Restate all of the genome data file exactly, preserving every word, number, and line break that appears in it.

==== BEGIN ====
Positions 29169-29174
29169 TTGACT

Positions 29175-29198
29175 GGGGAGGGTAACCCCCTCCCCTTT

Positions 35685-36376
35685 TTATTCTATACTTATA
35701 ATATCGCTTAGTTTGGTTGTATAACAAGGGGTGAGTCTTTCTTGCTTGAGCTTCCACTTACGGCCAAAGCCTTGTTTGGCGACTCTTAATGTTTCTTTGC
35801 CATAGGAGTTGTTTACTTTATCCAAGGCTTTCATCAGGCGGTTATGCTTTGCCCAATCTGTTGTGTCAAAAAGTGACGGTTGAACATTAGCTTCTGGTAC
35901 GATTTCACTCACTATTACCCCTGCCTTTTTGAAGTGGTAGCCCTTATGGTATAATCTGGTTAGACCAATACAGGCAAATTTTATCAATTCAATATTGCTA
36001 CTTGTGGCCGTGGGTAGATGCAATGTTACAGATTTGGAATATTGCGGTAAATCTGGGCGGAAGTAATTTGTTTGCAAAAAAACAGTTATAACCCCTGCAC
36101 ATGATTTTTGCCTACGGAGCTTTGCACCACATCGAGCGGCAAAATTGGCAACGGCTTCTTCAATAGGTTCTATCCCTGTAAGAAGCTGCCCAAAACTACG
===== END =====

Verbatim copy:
Positions 29169-29174
29169 TTGACT

Positions 29175-29198
29175 GGGGAGGGTAACCCCCTCCCCTTT

Positions 35685-36376
35685 TTATTCTATACTTATA
35701 ATATCGCTTAGTTTGGTTGTATAACAAGGGGTGAGTCTTTCTTGCTTGAGCTTCCACTTACGGCCAAAGCCTTGTTTGGCGACTCTTAATGTTTCTTTGC
35801 CATAGGAGTTGTTTACTTTATCCAAGGCTTTCATCAGGCGGTTATGCTTTGCCCAATCTGTTGTGTCAAAAAGTGACGGTTGAACATTAGCTTCTGGTAC
35901 GATTTCACTCACTATTACCCCTGCCTTTTTGAAGTGGTAGCCCTTATGGTATAATCTGGTTAGACCAATACAGGCAAATTTTATCAATTCAATATTGCTA
36001 CTTGTGGCCGTGGGTAGATGCAATGTTACAGATTTGGAATATTGCGGTAAATCTGGGCGGAAGTAATTTGTTTGCAAAAAAACAGTTATAACCCCTGCAC
36101 ATGATTTTTGCCTACGGAGCTTTGCACCACATCGAGCGGCAAAATTGGCAACGGCTTCTTCAATAGGTTCTATCCCTGTAAGAAGCTGCCCAAAACTACG